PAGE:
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Knoxville, TN, United States
Interim Pastor of Evergreen Presbyterian Church (USA), Dothan, AL.

Thursday, December 13, 2007

Luke 1:47-55 Dreams (Part 2): How the World Should Be
James McTyre
Lake Hills Presbyterian Church (USA)
Sunday, December 16, 2007

If you're under the age of, say, 16, or if you have kids, particularly if you have daughters in that demographic, you're familiar with these words...

Living in my own world
Didn't understand
That anything can happen
When you take a chance
I never believed in
What I couldn't see
I never opened my heart
To all the possibilities

(Can anyone tell me the next line? And the name of the song is? "Start of Something New." And who sings it? Troy and Gabriella. And the song is from? "High School Musical (1)").

If you haven't seen the Disney Channel's original movie, "High School Musical," or if you haven't seen all the posters advertising it and its creatively titled sequel, "High School Musical 2," you are just so yesterday. Any of you remember the musical, "Grease"? Any of you remember the movies with Andy Rooney (I mean), Mickey Rooney and Judy Garland where they were always putting on shows? High School Musical is the latest update. Disney thought they were making a cute, clean, family-oriented little movie, and it turned into a media juggernaut, spawning lunch boxes, T-shirts, posters and real-life high school musicals about "High School Musical." It's good to know something cute, clean, and family-oriented can still be popular.

For about as long as there have been stage productions, there have been musicals. The characters talk for a while, but when something really important is going to be said, they burst into song. It's not the most realistic way of getting the point across. I rarely break into song in the normal course of a working day, and I imagine it's the same for you. ("May I have FRIES with that... please?" This could be considered abnormal behavior.) So, with musicals, there's this touch of other-worldliness, a sense of whimsy, a built-in yearning for a different reality.

Which brings us to musical language of scripture today. Linda read the song of Mary - I suppose I could have asked her to sing it - she read the song of Mary, accompanied to music, for a reason. It IS music. It's the music of a woman, the music of an expectant mother. If you look in your Bible, you'll see that the scripture really is a song, plunked down in the middle of the story of Mary and Elizabeth and their expectations for their yet-to-be born children, John the Baptist and Jesus. The dialog builds and builds until Mary speaks, and when she does speak her very first words about her baby, when she speaks her first words about Jesus, she doesn't just talk, she sings. Think about what's happening here. There OUGHT to be music playing behind her. There ought to be a heavenly orchestra coming down from heaven, music swelling with emotion as she hits the high notes, the highest notes of her dream for this baby. What Mary sings are THE highest notes of God's dream for the Son of God Almighty. Mary sings God's highest notes for how the world should be. So, in this high point of a moment when heaven reaches forth to touch the earth, when God's plan pours forth from Mary's lips, it's done through music, through a song. And with this song, Mary sings in harmony with God about the start of something new.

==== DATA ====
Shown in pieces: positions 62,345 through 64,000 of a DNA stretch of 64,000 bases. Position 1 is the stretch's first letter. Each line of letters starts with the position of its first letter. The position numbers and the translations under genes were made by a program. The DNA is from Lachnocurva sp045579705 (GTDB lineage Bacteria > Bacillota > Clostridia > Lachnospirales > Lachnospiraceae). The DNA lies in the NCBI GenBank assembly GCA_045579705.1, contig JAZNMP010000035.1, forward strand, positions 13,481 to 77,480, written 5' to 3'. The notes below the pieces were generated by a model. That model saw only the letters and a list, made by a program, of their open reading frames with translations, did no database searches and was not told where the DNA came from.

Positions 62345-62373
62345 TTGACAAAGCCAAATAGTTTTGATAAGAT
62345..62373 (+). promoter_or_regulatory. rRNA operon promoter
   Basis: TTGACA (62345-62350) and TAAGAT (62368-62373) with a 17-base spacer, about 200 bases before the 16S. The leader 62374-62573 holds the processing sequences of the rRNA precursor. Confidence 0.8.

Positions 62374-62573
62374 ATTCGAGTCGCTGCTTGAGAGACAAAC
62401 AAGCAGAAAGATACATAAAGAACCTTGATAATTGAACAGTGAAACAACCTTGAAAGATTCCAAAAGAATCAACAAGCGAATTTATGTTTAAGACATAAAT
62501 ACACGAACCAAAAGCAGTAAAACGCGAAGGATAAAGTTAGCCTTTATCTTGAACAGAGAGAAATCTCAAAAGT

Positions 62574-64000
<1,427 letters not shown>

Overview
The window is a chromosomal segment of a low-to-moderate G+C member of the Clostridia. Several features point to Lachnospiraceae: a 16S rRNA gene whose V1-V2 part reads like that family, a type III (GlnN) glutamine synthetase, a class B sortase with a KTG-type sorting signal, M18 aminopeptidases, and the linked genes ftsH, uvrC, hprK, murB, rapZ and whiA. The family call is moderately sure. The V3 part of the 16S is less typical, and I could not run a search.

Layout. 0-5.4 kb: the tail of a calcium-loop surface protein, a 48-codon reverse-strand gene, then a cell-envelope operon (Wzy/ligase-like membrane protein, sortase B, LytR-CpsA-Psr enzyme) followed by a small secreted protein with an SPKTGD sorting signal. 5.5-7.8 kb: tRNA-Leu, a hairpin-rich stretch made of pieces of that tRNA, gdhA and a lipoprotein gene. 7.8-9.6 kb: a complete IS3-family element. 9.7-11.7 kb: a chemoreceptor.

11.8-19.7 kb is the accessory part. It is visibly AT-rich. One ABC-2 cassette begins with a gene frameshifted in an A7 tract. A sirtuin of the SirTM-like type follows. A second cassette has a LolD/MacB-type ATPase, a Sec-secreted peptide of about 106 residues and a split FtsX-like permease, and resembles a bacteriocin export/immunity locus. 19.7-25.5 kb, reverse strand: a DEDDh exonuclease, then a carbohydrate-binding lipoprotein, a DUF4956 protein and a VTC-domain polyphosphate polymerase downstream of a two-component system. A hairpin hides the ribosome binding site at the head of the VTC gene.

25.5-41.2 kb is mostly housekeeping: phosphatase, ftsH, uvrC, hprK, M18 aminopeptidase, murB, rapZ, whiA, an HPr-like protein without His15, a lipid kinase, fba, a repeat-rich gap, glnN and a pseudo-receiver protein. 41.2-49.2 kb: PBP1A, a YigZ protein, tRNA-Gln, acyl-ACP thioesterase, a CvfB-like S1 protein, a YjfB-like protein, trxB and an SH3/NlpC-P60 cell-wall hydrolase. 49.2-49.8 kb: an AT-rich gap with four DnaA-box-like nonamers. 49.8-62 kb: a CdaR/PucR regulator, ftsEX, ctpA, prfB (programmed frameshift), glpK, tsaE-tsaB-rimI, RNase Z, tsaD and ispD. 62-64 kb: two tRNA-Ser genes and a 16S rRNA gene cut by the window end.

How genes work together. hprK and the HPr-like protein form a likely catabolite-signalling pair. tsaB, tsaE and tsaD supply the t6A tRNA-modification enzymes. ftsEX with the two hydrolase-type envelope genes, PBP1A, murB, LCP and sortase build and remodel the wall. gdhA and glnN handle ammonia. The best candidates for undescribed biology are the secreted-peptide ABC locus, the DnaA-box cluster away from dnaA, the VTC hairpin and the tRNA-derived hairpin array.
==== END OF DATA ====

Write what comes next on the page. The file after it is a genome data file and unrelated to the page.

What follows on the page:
Mary sings, "My soul magnifies the Lord." Right there is a signal that something new is starting. Because when you think about the arrangement, it would seem more logical to expect God to do the magnifying. God - should magnify Mary's spirit, not the other way around. God - should take that little spark of divinity deep within her humanity, and make it shine. Isn't that the way we think about the deal? We find faith in God and God makes us better people. God's creativity in this song, though, is that Mary's soul magnifies God. She says, "for He has been mindful of the humble state of his servant." God doesn't change Mary's state. Instead, Mary, in her lowliness, expands our concept of God. God doesn't favor the blessed. God doesn't reward the saintly. If good stuff happens to you, it's not because God loves you more. No, Mary is living proof that God is magnified, God is bigger, than our puny human conceptions of cause and effect, action and reward. Mary, lowly little Mary shows that God can - and God does - work through anyone, even and especially the least of these. This is not how the world should be; this is how God is. How the world should be is cognizant of what it regards as throwaway people. God is bigger, much, much bigger, than the good people who go to church on Sunday and put money in the Salvation Army pot. God is magnified by the people who receive the pennies from the bottom of the pot, Mary being exhibit number one. Mary is how the world should be. This IS the start of something new.